In 1919 Edith Cavell’s body was disinterred from its unmarked grave in Brussels and given a formal memorial service in the Gard du Nord in the presence of the Allied Commanders. The coffin was loaded with all reverence onto a special train draped in black and covered with beautiful flowers. Her remains were met with great ceremony in England, and Queen Alexandra attended the military service at Westminster Abbey. Finally, Edith was laid to rest outside Norwich Cathedral with all the panoply of a grateful nation.  Let it be clearly understood that she was a patriot who willingly gave her life to save other brave men. Her self-sacrifice is beyond doubt and worthy of high honour. They called her a martyr, and amid the holy pomp and circumstance of the iconic cathedral, she was lauded in triumph.  On the other hand we now know that Edith was knowingly and unrepentantly a key figure in a Belgian resistance network which was spying for the allies and sending military intelligence to London.  Furthermore, she had a tale to tell.
And the deliberate myth-making, the manipulation of her contribution, contrived to deflect criticism away from the Commission for the Relief of Belgium (CRB) and the Comite National de Secours et Alimentation (CNSA) and the fact that through these organisations the allies were effectively feeding the German army. With the Cavell/de Croy organisation broken, the flow of adverse criticism from Belgium was somewhat stemmed. There would be no more compromising letters from the Berkendael Institute. The supply of food available to the German army continued; so too did the fighting. The British Foreign Office and War Office, the German Foreign Office and the elites who ordained the war, needed to sustain the flow of foodstuffs through Belgium. The CRB’s massive international organisation comprising bankers and financiers, shipping magnates and grain exporters could breathe more easily. So too could the Belgian bankers. The whistleblower had been silenced.
In addition there was an ironic bonus for the Secret Elite. With her body buried in an unmarked Belgian grave in 1915, the monsters of propaganda twisted Edith Cavell’s Christian values so that the protective Angel of Mercy was translated into an Avenging Angel.  The Bishop of London pronounced that ‘the blood of this brave woman will be the seed of armed men’  Recruitment posters appeared with Edith’s image set against an emboldened background which proclaimed ‘Murdered by the Hun’. Sadly her example of selflessness was transformed into a rallying call for enlistment. Her life’s purpose had been to save others but her image was rebranded and distorted to send tens of thousands to their graves on the Western Front. A recent estimate claims that 40,000 more men, or somewhere between two and three infantry divisions were formed on the strength of the Cavell propaganda.  It was such perfect timing, for the flow of volunteers to Kitchener’s rallying call was fast drying up. Edith’s sacrifice smoothed the path to conscription in 1916. And it was all based on vile propaganda.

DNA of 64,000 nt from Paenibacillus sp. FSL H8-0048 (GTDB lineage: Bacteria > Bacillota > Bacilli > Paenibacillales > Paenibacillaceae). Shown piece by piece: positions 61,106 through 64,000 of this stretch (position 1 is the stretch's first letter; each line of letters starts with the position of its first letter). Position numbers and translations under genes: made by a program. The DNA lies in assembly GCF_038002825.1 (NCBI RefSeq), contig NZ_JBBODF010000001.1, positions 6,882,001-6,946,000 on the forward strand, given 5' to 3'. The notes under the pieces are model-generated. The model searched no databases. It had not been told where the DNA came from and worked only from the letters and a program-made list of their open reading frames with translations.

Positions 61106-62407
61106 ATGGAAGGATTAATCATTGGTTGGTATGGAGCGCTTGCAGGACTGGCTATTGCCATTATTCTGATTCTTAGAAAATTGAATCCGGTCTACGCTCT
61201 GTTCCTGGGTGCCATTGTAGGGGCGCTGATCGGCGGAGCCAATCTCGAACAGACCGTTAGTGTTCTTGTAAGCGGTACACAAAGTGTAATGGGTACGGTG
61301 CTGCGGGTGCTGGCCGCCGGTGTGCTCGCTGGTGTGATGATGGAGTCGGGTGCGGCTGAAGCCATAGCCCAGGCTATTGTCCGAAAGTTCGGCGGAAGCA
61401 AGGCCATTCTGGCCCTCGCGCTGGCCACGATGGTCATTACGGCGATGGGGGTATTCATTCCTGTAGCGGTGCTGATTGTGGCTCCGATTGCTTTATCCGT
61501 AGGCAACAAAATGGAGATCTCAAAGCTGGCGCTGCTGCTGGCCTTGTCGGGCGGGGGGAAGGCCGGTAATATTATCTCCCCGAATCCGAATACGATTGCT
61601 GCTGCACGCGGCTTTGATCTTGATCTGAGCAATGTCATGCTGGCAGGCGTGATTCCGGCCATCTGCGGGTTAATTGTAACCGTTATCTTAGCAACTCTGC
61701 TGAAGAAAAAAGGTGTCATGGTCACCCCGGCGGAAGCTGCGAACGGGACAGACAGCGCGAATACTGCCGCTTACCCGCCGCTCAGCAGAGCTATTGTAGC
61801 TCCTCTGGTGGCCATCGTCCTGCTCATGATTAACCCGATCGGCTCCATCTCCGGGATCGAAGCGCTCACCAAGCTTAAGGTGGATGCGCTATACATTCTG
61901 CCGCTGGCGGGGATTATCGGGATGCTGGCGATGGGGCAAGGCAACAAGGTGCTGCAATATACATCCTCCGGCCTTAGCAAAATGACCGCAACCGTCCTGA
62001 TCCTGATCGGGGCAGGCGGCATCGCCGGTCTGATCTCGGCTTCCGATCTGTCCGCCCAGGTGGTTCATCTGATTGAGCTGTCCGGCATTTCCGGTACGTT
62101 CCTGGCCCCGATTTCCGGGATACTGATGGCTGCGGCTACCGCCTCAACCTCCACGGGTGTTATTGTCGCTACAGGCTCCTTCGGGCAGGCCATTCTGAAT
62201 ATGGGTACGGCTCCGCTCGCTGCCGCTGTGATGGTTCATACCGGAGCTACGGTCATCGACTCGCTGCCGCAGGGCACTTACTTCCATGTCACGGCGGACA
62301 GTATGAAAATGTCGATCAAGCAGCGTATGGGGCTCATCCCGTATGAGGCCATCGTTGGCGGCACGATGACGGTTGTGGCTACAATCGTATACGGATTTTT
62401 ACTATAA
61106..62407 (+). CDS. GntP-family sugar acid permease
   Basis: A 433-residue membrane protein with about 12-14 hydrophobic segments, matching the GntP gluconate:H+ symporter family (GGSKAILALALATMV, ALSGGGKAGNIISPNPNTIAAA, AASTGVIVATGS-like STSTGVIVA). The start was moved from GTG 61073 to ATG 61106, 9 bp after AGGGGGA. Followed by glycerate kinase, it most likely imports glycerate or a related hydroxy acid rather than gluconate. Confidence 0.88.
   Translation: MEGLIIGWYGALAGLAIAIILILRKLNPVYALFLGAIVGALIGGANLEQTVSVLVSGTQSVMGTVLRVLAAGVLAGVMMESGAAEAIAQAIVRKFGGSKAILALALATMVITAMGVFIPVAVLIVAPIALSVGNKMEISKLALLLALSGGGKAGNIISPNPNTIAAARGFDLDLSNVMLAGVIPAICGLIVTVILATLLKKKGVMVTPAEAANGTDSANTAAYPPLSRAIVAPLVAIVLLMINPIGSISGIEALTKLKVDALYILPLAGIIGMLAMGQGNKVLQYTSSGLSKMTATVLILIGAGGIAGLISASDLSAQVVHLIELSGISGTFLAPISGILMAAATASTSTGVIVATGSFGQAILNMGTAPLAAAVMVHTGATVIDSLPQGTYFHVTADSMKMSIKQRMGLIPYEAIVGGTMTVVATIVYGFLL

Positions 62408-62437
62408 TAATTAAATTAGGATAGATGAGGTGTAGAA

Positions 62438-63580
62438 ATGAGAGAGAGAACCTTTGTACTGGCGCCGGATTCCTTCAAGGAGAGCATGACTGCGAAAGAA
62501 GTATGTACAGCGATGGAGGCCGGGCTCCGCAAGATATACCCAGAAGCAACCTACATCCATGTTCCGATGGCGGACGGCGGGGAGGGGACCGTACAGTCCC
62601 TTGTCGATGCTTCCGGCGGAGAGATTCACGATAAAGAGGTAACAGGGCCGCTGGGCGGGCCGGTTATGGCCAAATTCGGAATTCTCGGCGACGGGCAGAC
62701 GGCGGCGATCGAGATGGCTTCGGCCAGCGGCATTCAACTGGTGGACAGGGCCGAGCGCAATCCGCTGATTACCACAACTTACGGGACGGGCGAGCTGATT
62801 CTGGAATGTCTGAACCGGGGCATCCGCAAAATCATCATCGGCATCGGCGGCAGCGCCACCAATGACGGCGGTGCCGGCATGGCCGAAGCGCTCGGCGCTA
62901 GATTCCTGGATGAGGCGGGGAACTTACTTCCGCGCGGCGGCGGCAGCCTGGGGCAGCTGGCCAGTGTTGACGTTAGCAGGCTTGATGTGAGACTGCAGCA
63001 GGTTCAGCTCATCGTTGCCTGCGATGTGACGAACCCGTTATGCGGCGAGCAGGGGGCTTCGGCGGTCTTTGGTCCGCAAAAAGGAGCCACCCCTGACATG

The British War Cabinet set up a secret committee under the Attorney-General in November 1918 to ‘Enquire into the Breaches of the Laws of War’ committed by the German army, and considered the case of Nurse Edith Cavell. In a report that was kept buried deep, the committee duly found that the court-martial (Feldgericht) was justified in finding that she had committed the offences of which she was charged, and had the power in law to condemn her to death.  In the cool reflection of a two-year old victory, the secret report of 26 February 1920 decided that; ‘it seems impossible to say that the tribunal which tried Miss Cavell, or the persons which carried out its sentence, were guilty of a war crime’  and there was ‘no prospect that the prosecution of any of the persons concerned in the trial of Miss Cavell would result in a conviction.’ Having buried the truth, the Secret Elite had no interest in any further debate. So much for Lord Desart’s rhetoric of ‘tried in cold blood’.  Edith was a patriot, but she was guilty of the charge the Germans chose not to bring against her. Espionage.